The EOS Revolution Continues: Canon Officially Announces the Company’s Most Technologically Advanced Full-Frame Mirrorless Camera, the Professional-Grade EOS R3


MELVILLE, NYBuilding on the success of the EOS R camera series, Canon U.S.A. Inc., a leader in digital imaging solutions, today announced the next leap forward in full-frame mirrorless cameras – the professional-grade Canon EOS R3, on Sept. 14, 2021. The new camera leverages the advancements in technology that Canon has developed since the original EOS R launch in 2018 and bridges the gap between the immensely popular EOS R5 and the world-renowned Canon flagship EOS-1D X line. The EOS R3 is the first “3” series camera from Canon since the widely used EOS-3 film camera launched in 1998.

The EOS R3 camera’s features greatly emphasize superb AF performance and speed with fast-moving subjects. It was designed to meet the reliability and durability demands of professionals, even when working in some extremely challenging conditions.

“The launch of the EOS R3 sets a new benchmark for the Canon EOS R camera system. Canon listened carefully to the voices of professionals when developing a camera to meet their standards,” said Tatsuro “Tony” Kano, executive vice president and general manager of Canon U.S.A.’s Imaging Technologies & Communications Group. “The EOS R3 is a monumental evolution in digital imaging technology. I look forward to seeing the camera in action on the sidelines of sporting events and in the hands of nature and wildlife photographers across the globe.”

The core of the EOS R3 features a Canon designed and manufactured 24.1-megapixel back-illuminated stacked CMOS sensor. The sensor is the first of its kind from Canon, and when combined with the DIGIC X processor, delivers a high-speed readout allowing for continuous blackout-free shooting1 at up to 30 fps in electronic (silent) shutter mode and up to 12 fps in mechanical shutter, with minimum rolling electronic shutter distortion. The combination also increases the high sensitivity, light-capturing efficiency of a native ISO range of 100-102400, expandable up to 204,800 for still images. Like the EOS R5 and R6, the camera features the improved Dual Pixel CMOS AF II with 1,053 AF Points and evolved EOS iTR tracking down to EV -7.5 for subjects such as eye, face, head, animals2, and select cars and motorcycles. In addition, the camera features up to 8 stops3 of in-body image stabilized (IBIS) shake correction.

Leveraging technology and performance feedback from the popular EOS R5 and EOS R6 cameras, the EOS R3 uses Deep-Learning technology to further enhance eye and body detection for even better performance during portrait and action-type shooting. Featuring a new 5.76-million-dot and 120fps blackout-free1 Electronic Viewfinder, the EOS R3 camera will provide photographers with the ability to select the initial area for AF tracking by simply looking directly at the viewfinder location where they want to begin AF. With Eye input AF2 and Servo AF activated, the camera will focus on and track moving subjects at that location in the frame. When Face Detect + Tracking is active, the camera will continue to follow moving subjects around the entire active AF area.

The EOS R3 camera doesn’t just capture spectacular still images, it also packs impressive video specs as well. The camera is capable of shooting 6K 60p RAW and 4K 120p 10-bit uncropped video with Canon Log 3 support, in addition to the possibility for oversampled 4K and RAW movie internal recording. Canon Log 3, which is frequently used in cinema production, helps to reduce the possibility of highlight blowouts. What’s more, the features such as industry standard BT.709, BT.2020 color gamuts, and cinema gamut help to maintain color and tonal consistency. Coordinated 5-axis IBIS helps to correct operator motion or shaking providing dependent video capturing even when using a lens without built-in Optical IS.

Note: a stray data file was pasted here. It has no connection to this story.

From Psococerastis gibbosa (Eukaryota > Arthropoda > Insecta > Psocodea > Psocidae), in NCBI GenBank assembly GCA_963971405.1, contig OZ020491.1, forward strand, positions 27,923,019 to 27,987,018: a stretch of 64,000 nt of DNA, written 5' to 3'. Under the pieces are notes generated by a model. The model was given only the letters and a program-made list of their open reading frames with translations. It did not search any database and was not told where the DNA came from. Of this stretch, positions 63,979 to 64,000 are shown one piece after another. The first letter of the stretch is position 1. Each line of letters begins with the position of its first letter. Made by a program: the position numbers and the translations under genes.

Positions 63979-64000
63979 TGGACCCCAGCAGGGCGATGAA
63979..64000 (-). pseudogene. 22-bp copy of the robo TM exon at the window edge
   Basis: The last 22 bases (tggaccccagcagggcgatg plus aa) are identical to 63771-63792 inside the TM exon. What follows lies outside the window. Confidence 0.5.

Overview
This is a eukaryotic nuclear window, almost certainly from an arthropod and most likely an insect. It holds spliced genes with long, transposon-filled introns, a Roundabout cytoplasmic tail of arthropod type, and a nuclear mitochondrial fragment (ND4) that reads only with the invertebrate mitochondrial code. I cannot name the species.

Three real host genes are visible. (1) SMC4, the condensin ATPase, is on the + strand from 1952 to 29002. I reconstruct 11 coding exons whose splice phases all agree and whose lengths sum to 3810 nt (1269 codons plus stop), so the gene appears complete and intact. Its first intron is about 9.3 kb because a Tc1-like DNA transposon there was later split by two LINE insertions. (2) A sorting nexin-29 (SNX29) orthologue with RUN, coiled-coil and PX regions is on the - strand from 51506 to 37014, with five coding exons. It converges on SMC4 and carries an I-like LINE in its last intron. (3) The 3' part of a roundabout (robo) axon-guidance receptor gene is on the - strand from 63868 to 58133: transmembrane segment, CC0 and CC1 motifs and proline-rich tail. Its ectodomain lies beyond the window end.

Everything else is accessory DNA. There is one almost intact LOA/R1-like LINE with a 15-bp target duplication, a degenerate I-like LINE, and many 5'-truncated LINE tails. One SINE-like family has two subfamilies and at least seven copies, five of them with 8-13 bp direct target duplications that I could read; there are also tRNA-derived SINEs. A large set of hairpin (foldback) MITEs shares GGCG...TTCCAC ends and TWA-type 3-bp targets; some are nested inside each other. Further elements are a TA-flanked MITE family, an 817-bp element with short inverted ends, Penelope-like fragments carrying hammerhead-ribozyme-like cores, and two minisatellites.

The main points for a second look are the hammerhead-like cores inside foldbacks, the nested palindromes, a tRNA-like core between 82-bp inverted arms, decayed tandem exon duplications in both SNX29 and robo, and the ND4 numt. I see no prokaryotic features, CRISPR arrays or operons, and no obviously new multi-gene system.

Additional features of the EOS R3 Full-Frame Mirrorless Camera include:

  • Canon’s next-generation Multi-Function Shoe that is compatible with a variety of accessories including the Speedlite EL-1, and new accessories such as the ST-E10 Speedlite Transmitter, External Mic and Smartphone Link Adapter
  • One-piece magnesium alloy design, integrating the body with a vertical grip section
  • Weather and dust resistance equivalent to EOS-1D camera models.
  • Mobile File Transmitter application for iOS® and Android® devices allows photographers to transfer their images quickly and easily without the need for wired LAN equipment
  • Built-in Wired LAN, 5GHz Wi-Fi®, USB and Bluetooth® technology
  • Dual-card slots, supporting one CF express and one UHS-II SD

The Canon EOS R3 Full-Frame Mirrorless Camera is scheduled to be available in November 2021 for a suggested retail price of $5999.00*. For more information, please visit usa.canon.com.

About Canon U.S.A., Inc.
Canon U.S.A., Inc., is a leading provider of consumer, business-to-business, and industrial digital imaging solutions to the United States and to Latin America and the Caribbean markets. With approximately $30.4 billion in global revenue, its parent company, Canon Inc. (NYSE:CAJ), ranks third overall in U.S. patents granted in 2020† and is one of Fortune Magazine’s World’s Most Admired Companies in 2020. Canon U.S.A. is dedicated to its Kyosei philosophy of social and environmental responsibility. To keep apprised of the latest news from Canon U.S.A., sign up for the Company’s RSS news feed by visiting www.usa.canon.com/rss and follow us on Twitter @CanonUSA.